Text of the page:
Does the Steam Deck Throttle?

Given the size of the Steam Deck, you’d be forgiven for thinking that the APU at its heart would slow down when things got bad. After all, temperature or battery life throttling is something that many users have seen in high-performance laptops where the CPU and GPU can be deliberately limited to help with cooling the laptop itself. However, this is not the case with the Steam Deck, and the special AMD APU found inside Valve’s new PDA can run at full speed all the time without any issues. This was part of the original design spec for Aerith, AMD’s production name for the Van Gogh-based silicon at the heart of the deck. Aerith was originally designed to work within the limitations of a portable machine, both in terms of power consumption and machine thermals.

Sebastian Nussbaum of AMD introduced the chip as “optimized for consistent performance over a long period of time”, meaning that the focus has always been on solid gaming performance without throttling. And this is definitely the experience we got when testing Steam Deck. That’s not to say you can’t limit the CPU and GPU on your own and indeed, that’s exactly what you need to do to extend the machine’s battery life. There are several ways to do this from the “Additional Performance” menu, which can be accessed through the Steam interface or in-game by pressing the “…” button.

The easiest way to extend battery life is to simply limit the frame rate to 30 fps using the toggle switch in the menu. Depending on the game, this can significantly reduce power consumption and thus slightly extend battery life. We’ve seen battery life increase by 147% when playing God of War, for example when switching from the standard 60fps cap to a 30fps lock. It’s worth using the performance overlay to see what effect the settings have on various elements of the system if you want to continue on your own, but it’s just as important.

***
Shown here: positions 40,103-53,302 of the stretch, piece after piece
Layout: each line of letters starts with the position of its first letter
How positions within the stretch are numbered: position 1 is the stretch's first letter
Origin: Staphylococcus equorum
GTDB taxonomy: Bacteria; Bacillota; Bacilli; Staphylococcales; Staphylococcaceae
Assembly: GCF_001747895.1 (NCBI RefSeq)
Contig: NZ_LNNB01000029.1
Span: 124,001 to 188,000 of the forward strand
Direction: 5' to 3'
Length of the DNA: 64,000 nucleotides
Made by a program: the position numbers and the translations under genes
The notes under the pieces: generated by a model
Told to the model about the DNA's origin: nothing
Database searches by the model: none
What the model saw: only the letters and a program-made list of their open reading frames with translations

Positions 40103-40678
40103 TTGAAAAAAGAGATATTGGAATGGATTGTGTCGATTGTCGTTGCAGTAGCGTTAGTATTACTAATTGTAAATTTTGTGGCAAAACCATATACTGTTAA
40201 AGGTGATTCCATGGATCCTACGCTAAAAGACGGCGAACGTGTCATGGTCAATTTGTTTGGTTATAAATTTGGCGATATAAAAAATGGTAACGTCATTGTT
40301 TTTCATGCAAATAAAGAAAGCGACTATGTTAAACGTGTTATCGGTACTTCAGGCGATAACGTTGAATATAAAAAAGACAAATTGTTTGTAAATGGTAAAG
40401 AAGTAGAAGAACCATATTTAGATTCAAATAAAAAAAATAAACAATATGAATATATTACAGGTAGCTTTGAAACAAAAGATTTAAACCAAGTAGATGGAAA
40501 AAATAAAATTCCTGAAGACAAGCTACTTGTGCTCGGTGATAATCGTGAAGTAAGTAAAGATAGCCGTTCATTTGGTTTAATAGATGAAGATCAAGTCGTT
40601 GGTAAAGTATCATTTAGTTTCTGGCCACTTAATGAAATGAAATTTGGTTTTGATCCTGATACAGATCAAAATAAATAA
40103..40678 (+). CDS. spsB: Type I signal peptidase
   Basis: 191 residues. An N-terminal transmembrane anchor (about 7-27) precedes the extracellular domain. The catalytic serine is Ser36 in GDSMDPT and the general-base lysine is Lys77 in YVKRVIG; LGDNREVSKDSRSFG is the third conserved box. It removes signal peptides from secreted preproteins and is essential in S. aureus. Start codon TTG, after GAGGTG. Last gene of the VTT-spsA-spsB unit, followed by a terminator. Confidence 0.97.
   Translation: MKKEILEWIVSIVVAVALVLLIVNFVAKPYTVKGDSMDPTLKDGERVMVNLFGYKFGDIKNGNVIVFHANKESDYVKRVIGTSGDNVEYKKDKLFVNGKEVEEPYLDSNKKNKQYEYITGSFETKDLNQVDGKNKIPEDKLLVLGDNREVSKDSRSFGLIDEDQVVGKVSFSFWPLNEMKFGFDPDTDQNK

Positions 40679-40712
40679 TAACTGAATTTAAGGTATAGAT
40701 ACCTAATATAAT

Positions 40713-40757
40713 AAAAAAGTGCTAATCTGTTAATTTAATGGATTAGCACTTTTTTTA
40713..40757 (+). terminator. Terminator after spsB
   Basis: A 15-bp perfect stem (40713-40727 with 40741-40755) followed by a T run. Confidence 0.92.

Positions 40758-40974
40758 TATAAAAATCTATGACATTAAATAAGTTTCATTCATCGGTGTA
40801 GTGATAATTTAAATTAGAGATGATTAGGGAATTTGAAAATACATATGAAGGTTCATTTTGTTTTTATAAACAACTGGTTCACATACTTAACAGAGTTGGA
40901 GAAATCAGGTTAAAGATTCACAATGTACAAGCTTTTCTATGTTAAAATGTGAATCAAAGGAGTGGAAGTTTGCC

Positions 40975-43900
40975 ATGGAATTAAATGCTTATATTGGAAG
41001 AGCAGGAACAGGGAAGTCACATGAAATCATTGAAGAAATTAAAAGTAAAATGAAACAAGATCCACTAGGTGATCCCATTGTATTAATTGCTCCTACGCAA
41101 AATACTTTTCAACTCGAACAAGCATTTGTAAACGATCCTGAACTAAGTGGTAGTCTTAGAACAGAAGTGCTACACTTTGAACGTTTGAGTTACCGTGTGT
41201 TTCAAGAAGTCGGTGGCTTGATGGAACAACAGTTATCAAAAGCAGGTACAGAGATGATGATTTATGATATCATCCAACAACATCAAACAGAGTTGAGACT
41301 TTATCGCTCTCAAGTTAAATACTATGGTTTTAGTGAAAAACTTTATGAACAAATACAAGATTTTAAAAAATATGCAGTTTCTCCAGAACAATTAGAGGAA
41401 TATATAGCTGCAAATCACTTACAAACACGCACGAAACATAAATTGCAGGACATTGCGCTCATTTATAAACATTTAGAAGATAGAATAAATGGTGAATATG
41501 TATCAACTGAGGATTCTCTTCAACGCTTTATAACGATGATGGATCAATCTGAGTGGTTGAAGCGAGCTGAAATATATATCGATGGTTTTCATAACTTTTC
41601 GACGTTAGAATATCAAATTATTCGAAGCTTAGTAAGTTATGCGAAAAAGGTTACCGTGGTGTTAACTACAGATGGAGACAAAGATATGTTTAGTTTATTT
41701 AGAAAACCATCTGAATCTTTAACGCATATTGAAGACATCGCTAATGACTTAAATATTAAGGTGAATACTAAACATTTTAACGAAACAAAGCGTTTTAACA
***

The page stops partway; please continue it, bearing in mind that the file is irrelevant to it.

If you want to get a little more under the hood, you can manually set the GPU clock speed or use Thermal Power Limit (TDP). The manual GPU clock control allows you to adjust the GPU only and set the clock speed from 200W to 1600W. You can also set the thermal output limit from 3W to 15W, though you’ll need to know what you’re doing here to get consistently smooth performance.

Power and clock speed caps can have an unpredictable impact on your performance, so if you’re in any doubt sticking to frame rate capping is probably your best bet. But the option is there if you’re willing to experiment and it may be that other users find that limiting one or the other can provide better performance and battery life than just setting the frame rate cap to 30fps. Something to look out for in your favorite games where 30fps just isn’t enough.

Of course, you don’t need to touch any of these settings if you just want to play your games and not worry too much about battery life. Typically, you’ll still play at least 90 minutes of unlimited play on the most demanding games and up to seven hours on the less demanding ones. It all depends on the game you are playing and how far away you are from the charger. It’s also pretty moot if you’re playing with a Steam Deck connected, where you can just let Aerith’s APU do its thing without being held back by power or framerate limits.

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